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Recent Gary Danko Recommendations?

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Anyone been to Gary Danko recently? Any dishes you care to recommend? I'm going back in 3 weeks; the menu doesn't change much (the only negative IMHO) and I'm wondering what dishes people especially like there.

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  1. While the cheese course had an impressive array of options, it was paired with just a few grapes and sliced, toasted bread -- not terribly innovative.

    But I very much enjoyed the striped bass with deconstructed ratatouille, as well as the lamb.

    1. I believe that Danko's inability to update his menu is a HUGE negative and has kept me from returning. The quail (which I enjoyed immensely five years ago) is the *exact* same quail I enjoyed six months ago.

      Way too many innovative and exceptional restaurants in this city which are far less crowded to continue returning.

      5 Replies
      1. re: Carrie 218

        So you had a great quail dish five years apart and that was a problem? I think with Gary Danko its not a place you are running back to every weekend so if once a year or two you have the same menu it shouldn't be a problem.

        One thing I have found with restaurants especially in the bay area. If the menu is changed often then I find the food can be inconsistent. Some dishes are hits, others are misses and it makes it so that one person can have a good meal and another a horrible meal depending on how you order. A restaurant that doesn't change the menu as much tends to be more consistent. The down side is what you are complaining about. I don't have a problem with it at a place like Gary Danko because if I have the same meal a year apart and its "immensely" enjoyable then I am happy.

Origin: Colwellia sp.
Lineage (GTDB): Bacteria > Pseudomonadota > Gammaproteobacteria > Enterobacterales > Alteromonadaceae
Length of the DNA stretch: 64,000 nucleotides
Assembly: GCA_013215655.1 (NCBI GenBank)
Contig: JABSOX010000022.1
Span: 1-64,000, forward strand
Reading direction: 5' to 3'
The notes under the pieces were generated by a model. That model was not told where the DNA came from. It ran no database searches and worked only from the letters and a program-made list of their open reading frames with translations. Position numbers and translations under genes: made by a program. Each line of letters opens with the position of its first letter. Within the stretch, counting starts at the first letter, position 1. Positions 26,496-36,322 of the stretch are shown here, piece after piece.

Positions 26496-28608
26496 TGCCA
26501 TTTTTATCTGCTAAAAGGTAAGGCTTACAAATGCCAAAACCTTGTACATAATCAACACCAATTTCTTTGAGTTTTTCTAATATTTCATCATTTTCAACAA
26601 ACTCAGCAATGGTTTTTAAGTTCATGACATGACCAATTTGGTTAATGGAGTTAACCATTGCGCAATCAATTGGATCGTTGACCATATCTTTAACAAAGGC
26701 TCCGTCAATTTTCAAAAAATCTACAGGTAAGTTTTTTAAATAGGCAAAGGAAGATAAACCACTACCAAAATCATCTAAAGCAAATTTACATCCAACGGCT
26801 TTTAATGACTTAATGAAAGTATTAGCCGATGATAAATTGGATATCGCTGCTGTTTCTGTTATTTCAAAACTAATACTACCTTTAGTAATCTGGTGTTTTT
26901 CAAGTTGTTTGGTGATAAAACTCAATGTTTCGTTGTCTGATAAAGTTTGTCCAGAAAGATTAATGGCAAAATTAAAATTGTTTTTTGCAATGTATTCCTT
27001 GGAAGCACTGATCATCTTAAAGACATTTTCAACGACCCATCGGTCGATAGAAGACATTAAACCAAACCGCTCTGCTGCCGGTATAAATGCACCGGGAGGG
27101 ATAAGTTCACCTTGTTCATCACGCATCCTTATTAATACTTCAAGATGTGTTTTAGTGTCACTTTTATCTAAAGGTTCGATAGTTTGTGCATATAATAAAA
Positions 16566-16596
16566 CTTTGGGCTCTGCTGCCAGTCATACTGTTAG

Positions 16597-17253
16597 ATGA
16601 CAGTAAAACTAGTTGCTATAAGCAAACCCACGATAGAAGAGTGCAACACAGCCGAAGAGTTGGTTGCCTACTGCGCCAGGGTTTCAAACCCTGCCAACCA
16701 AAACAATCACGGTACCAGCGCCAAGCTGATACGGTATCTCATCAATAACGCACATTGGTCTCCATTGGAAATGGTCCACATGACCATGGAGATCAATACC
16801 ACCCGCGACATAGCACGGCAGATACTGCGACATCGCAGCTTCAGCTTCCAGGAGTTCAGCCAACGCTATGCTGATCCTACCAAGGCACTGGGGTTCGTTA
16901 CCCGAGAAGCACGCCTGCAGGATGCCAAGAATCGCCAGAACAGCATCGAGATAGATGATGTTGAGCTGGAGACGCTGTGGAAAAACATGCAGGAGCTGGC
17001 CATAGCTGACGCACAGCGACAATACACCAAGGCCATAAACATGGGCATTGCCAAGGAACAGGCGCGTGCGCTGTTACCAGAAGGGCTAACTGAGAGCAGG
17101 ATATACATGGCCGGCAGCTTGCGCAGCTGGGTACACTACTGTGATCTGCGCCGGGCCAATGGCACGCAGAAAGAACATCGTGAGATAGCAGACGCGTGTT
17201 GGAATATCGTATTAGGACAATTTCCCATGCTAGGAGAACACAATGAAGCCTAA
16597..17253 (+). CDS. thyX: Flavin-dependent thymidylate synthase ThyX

1. re: Scott M

          My problem is that there has been no development whatsoever in the menu. No, I don't run back every week but when guests are in town and they want to go, once every six months over five years and the menu become very dated, staid, and boring. A lot has happened culinarily in the past five years and Danko has not been keeping up which to me, shows he is not paying attention to growths and development in his own industry.

          1. re: Carrie 218

            There may be new fads that come an go in the culinary world but as Hung from Top Chef would say "Everything we do today has been done. Every flavor's been done."

            Unless of course you are talking about an innovative cooking technique/presentation like Wylie Dufresne and WD-50.

            1. re: Carrie 218

              Gary told me a couple of years ago that there are dishes that he cannot remove from the menu because when folks come for a special occasion, they are disappointed if they cannot enjoy the classic dishes on which the restaurant's reputation was built. Folks would riot if Zuni dropped its burger or roast chicken. I guess they'd be similarly bent out of shape if they couldn't have Danko's seared foie gras or roast lobster. That said, many items come and go. I've had black bass and Hawaiian moi at Gary Danko, neither of which are on the current menu. The old foie gras terrine with lemon chutney appears to be gone. One of my faves a couple of years back, a crispy tongue and sweetbreads over pureed carrots, only lasted a few months (I came back to have it again the week before the menu was set to change). Even the dishes that stay experience change, as chantrelles replace black mushrooms with the roast lobster, or melon replaces citrus with the lobster salad.